Re: The Book on Rental Property Investing (Chapter 3 on Sample plans - Plan 1). Brandon's plan "How to make $1 M", is based on 50% cash on cash return "after all expenses have been paid including" everything. Is it possible?
@Mo Adam Yes, but you'll hate yourself for it. Trash assets produce staggering paper returns. We typically run from anything north of 15% in our market. I'm not saying there isn't a purple unicorn out there somewhere, but not in any established investment market...
I haven't read that piece in a couple years...how'd you get the 50% CoC?
in this book, he is suggesting buying $80K fourplex with $20K down and expecting $200 cash flow per unit after all expenses. So $200x4x12 months = 9600 (he rounded it to 10K). That's 50%. Page 54, The book on Rental Property Investing.
I don't have access to his book but I find it hard to believe he bases his model on a 50% cash-on-cash return. I believe I've heard him say he won't accept anything below 12% which is more realistic.
what @Nathan G. said... Brandon expects atleast 12% (and hes right)
Your ROI increases the less of your own money you use. I have several houses that have infinity cash on cash returns, meaning that on my original cash, I paid cash to buy the house, fixed it up, did a cash-out refinance on the property and got all of my money back, and make cash flow. One of my examples:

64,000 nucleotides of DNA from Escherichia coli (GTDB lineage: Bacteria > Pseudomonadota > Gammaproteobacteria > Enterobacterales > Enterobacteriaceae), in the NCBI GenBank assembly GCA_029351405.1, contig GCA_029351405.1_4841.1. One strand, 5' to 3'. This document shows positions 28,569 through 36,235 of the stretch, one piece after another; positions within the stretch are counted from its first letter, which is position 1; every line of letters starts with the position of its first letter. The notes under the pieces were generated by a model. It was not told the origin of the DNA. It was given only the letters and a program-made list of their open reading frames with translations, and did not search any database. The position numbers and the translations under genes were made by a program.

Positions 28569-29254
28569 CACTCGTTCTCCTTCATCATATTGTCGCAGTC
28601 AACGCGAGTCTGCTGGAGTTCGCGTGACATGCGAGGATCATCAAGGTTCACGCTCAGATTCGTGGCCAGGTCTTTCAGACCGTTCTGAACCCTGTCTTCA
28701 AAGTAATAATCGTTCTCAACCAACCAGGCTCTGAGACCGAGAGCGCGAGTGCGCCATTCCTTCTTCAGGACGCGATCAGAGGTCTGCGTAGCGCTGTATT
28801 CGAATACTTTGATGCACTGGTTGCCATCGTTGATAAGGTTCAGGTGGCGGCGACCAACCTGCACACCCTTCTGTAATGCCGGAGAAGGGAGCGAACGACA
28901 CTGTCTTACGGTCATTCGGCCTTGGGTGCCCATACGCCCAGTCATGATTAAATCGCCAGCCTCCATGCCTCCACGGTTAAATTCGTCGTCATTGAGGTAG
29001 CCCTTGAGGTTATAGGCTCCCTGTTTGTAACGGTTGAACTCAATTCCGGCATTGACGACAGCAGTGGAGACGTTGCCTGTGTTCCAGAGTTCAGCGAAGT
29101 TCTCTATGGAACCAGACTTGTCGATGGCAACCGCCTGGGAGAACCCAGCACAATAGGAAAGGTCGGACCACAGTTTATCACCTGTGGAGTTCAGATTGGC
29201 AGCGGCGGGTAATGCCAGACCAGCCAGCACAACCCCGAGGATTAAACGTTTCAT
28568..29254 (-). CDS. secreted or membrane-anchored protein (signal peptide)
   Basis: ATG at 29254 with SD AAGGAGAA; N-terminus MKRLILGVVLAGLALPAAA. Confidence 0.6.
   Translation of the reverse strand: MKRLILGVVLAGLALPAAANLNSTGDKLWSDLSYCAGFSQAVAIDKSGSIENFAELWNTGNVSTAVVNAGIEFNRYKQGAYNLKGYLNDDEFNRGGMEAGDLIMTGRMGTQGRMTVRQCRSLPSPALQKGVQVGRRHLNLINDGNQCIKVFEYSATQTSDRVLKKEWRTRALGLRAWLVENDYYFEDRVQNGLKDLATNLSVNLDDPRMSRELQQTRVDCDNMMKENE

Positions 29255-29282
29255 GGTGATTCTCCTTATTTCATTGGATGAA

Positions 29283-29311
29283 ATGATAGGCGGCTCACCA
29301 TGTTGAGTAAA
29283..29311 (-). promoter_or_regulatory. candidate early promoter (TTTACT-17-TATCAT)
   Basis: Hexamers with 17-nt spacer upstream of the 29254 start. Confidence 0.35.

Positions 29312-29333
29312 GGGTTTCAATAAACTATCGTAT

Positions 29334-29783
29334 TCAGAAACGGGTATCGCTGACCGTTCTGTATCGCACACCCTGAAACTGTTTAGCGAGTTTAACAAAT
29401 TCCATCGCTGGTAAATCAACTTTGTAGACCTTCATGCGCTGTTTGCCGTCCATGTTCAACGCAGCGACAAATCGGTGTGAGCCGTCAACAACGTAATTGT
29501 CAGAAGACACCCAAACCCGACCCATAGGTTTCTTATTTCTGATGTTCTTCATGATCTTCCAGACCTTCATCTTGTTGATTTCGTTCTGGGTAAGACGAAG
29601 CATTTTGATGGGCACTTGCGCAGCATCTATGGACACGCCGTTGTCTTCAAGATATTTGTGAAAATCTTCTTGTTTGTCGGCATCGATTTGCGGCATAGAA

$37k purchase + $12k rehab = $49k ARV $80k 75% cash out refi = $60k (56+ after closing costs) = none of my original money in the property ; expense ~$450 rent $800 monthly cash flow 350 = $4200/$0 (my original cash) = infinity.
I'm pretty conservative and own most of my properties outright (no mortgage), so my ROI on most of my properties is 12-18%. I could turn most of those into infinity as well but then I'd have a boatload of cash that would have to go somewhere as well, and I'd be increasing my leverage to a number that doesn't interest me personally.